Saturday, January 2, 2016

The Common Man Sings

In his essay The Common Man, G.K. Chesterton posed that, despite the supposed emancipation in Western society over the previous several centuries, the ordinary man who was supposedly the beneficiary really has just found himself a victim of new persecutions by the State. For the regular person really had no interest or use for the new freedoms being offered by society, but rather, 
If [society] has emancipated anybody, it has in rather special and narrow ways emancipated the Uncommon Man. It has given an eccentric sort of liberty to some of the hobbies of the wealthy, and occasionally to some of the more humane lunacies of the cultured. The only thing it has forbidden is common sense, as it would have been understood by the common people. is the boast of recent emancipated ethics and politics not to put any great restraints upon anybody who wants to publish a book, especially a scientific book, full of psychology or sociology; and perhaps unavoidably full of perversions and polite pornography. As that modern tendency increased, it was less and less likely that the police would interfere very much with a man publishing the sort of book that only the wealthy could publish with sumptuous artistic plates or scientific diagrams. It is much more probable, in most modern societies, that the police would be found interfering with a man singing a song, of a course and candid description, bawling out a ballad of the grosser sort, or even using the more restrained medium of prose with a similar lack of restraint...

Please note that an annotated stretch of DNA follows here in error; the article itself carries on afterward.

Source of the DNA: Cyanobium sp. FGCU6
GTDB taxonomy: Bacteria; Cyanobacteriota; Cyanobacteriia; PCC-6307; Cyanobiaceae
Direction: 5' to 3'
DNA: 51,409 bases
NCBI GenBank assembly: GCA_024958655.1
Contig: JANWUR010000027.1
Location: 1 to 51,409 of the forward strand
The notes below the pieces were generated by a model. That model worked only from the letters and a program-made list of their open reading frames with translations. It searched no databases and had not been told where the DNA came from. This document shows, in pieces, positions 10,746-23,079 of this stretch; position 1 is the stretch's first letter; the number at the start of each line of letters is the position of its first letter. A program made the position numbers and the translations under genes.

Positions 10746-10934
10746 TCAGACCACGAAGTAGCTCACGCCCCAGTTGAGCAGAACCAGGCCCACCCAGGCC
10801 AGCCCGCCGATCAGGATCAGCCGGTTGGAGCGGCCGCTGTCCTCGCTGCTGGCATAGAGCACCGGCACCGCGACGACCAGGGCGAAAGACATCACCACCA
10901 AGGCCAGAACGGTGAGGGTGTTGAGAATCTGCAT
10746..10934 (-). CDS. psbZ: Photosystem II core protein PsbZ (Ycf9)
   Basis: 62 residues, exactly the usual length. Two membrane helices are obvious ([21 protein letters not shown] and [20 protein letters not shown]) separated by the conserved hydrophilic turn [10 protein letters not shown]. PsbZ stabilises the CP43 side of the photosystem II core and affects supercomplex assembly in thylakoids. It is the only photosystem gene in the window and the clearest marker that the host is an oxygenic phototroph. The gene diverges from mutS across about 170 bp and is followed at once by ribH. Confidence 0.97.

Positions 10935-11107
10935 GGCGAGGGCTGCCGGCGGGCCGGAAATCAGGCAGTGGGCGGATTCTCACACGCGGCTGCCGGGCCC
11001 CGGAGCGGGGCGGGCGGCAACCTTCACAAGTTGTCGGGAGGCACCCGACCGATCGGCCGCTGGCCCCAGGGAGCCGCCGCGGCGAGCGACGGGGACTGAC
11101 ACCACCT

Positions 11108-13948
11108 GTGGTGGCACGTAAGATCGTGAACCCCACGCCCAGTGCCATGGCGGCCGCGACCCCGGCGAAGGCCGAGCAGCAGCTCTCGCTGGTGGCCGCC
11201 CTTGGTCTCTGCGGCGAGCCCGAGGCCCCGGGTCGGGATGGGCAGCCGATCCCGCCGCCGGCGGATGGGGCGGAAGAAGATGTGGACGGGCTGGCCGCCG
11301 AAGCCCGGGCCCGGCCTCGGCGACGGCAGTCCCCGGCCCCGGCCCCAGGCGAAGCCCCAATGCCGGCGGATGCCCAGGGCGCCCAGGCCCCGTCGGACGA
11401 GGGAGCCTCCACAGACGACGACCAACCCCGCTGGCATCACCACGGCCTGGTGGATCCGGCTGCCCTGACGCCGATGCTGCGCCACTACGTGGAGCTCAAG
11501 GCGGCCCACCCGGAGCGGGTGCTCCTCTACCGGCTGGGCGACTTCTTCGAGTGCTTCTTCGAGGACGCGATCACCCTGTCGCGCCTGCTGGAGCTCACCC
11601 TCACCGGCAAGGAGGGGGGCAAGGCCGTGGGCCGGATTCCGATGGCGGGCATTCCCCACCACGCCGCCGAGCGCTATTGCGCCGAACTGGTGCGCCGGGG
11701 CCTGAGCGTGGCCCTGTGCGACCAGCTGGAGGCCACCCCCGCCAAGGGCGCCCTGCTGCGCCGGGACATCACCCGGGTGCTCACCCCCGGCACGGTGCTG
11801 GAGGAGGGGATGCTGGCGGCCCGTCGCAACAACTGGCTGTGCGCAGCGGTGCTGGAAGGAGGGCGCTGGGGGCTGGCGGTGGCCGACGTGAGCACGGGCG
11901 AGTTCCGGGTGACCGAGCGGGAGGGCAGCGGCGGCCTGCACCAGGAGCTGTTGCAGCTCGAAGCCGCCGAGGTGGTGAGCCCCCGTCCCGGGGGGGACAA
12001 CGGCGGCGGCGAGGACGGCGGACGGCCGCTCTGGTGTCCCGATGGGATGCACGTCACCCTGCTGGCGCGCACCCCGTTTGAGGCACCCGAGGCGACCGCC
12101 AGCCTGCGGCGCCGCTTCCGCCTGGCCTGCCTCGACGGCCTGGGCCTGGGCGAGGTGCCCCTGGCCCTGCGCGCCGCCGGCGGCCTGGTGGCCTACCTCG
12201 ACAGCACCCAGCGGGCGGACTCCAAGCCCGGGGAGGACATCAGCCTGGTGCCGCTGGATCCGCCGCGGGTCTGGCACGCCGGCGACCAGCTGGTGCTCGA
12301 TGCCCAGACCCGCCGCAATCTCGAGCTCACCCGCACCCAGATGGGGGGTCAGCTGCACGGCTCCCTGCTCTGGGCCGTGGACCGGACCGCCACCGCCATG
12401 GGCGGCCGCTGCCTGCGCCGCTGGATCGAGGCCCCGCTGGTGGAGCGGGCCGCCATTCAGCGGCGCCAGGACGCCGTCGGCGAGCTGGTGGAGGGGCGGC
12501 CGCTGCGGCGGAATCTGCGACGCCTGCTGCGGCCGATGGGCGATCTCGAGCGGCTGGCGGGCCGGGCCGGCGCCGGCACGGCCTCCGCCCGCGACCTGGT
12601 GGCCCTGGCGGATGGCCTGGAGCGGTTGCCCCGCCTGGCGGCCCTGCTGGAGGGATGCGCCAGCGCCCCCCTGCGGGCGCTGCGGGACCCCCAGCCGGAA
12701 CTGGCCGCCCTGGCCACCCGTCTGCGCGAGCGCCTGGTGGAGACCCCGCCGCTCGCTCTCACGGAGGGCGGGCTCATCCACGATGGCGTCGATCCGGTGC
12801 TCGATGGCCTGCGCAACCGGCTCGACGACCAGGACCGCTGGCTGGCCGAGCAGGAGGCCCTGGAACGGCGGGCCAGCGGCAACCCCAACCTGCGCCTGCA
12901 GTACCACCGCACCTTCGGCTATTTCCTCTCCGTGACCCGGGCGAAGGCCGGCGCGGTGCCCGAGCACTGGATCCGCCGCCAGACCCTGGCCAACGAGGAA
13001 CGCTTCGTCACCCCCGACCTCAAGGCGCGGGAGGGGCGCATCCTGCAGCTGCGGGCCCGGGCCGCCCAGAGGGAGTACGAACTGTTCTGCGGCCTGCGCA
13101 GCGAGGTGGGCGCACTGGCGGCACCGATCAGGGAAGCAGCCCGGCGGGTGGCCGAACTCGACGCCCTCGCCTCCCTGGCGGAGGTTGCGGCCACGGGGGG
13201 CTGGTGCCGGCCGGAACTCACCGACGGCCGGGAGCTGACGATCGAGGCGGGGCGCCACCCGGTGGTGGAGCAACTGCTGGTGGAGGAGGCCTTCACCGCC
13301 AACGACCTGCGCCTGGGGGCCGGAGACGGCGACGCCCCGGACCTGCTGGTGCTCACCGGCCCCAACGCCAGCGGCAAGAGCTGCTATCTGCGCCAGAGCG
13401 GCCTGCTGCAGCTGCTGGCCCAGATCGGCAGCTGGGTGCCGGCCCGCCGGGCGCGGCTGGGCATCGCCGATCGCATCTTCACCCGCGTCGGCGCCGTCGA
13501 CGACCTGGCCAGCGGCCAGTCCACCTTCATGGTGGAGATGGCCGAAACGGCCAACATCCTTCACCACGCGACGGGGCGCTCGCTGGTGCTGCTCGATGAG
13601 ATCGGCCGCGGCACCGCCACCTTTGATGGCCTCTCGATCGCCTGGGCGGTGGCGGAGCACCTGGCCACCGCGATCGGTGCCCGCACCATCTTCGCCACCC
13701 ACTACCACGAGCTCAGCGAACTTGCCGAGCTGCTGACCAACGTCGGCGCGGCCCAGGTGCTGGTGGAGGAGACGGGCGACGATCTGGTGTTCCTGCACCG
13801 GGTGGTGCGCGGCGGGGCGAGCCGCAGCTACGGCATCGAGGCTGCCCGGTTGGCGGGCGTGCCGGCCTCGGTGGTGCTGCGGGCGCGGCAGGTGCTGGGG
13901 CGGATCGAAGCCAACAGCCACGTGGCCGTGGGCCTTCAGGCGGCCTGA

Chesterton was writing this nearly a hundred years ago; of course by now society has progressed a bit beyond the occasional pornographic book put out by some upper-class crank...

Continuing on with Chesterton...

...the Common Man does not generally want to write a book, where as he may occasionally want to sing a song. He certainly does not want to write a book on psychology or sociology — or to read, it. But he does want to talk, to sing, to shout, to yell and howl on due and suitable occasions; and, rightly or wrongly, it is when he is thus engaged that he is much more likely to fall foul of a policeman than when he is (as he never is) writing a scientific study of a new theory of sex.
Was Chesterton right? Do we live today in such a society, in which the upper class, who justify their perversions with a thin veneer of 'science' and other fine abstract notions, are allowed to be as obscene as they please, while an ordinary man in the street can no longer open up his mouth to sing perhaps even a slightly bawdy song?